Shadowhunters, Malec and the Burden of Representation

If someone told you the latest in TV’s young adult book adaptations was not-so-subtly shifting the conversation about LGBT representation, would you believe them? Without having seen it myself, I’m not sure I would. But during the past 11 weeks, Shadowhunters has done things for both its gay and bisexual leads that we rarely see: it’s dared to treat them as complex, fleshed-out characters.

It seems so easy. Write a character into a story, then weave them into the larger plot. There they become warriors, villains, siblings, friends, lovers, and heart-breakers. This is storytelling at its most fundamental. However, in an industry where efforts to increase representational visibility don’t always reap nuanced portrayals, this small screen adaptation is starting to feel borderline revolutionary.

Alec, one of the series main shadowhunters, is in the closet and the reasons for it are almost too many to count. From his society’s aggressive homophobia and an unquestionable loyalty to his family’s legacy to a fear of rejection and an emotionally confusing parabatai bond with fellow shadowhunter Jace, it’s easy to understand why he’d want to keep his sexuality a secret. Especially when it comes to Jace, with whom he shares an ambiguous bond complicated by the fact that one-half is gay and the other is not, in a culture that prohibits romance between them.

In a way, the nature of the connection allows Alec to keep his sexuality hidden. It’s a scapegoat, an excuse to deflect his feelings in favor of a more socially acceptable answer. For a while, this works for the oldest Lightwood sibling. That is until the freewheeling and powerful warlock Magnus Bane enters his life. The allure of the mysterious downworlder ignites something within Alec. Meanwhile, his near instantaneous attraction to the stoic shadowhunter inspires Magnus to once again consider the possibilities of love.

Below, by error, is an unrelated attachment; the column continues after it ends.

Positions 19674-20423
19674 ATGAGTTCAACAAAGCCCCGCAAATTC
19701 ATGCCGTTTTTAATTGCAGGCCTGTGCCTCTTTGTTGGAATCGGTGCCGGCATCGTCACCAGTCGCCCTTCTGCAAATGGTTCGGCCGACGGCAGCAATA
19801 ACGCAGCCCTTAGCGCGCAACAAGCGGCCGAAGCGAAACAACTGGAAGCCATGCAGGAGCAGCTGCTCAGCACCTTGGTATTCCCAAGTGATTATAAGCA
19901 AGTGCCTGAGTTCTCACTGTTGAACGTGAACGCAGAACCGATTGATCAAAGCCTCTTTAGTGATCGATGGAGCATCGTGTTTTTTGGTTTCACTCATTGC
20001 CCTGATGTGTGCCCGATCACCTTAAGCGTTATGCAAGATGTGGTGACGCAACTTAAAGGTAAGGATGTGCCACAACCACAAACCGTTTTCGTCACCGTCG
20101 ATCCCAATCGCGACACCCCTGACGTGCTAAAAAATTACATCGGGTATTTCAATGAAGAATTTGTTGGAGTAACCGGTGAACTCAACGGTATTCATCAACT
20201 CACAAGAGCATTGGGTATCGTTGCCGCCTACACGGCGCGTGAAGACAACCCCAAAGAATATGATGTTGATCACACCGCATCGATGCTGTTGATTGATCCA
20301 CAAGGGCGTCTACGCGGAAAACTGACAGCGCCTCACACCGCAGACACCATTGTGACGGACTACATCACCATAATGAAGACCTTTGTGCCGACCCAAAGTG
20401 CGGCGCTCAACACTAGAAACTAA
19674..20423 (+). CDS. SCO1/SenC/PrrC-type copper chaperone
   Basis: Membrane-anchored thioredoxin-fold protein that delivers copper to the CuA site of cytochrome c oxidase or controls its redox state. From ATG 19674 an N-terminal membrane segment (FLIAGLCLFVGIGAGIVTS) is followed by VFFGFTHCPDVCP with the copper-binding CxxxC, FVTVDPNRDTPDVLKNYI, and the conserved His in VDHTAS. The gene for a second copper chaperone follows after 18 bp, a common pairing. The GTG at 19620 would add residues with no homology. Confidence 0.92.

(Freeform/John Medland)

Their relationship plot helps lay the foundation of Alec’s season one character arc. It’s a complicated one, to say the least, involving an intense tug-of-war between being loyal to his family, his warrior duty and his own heart. Magnus’ own tensions stem from a long and complex relationship history. One that deeply informs his decision to involve himself with someone who may not be willing to openly love him back. Born into a culture that stigmatizes queerness and interracial relationships, a romance between a gay shadowhunter and a bisexual warlock seemingly spells doom.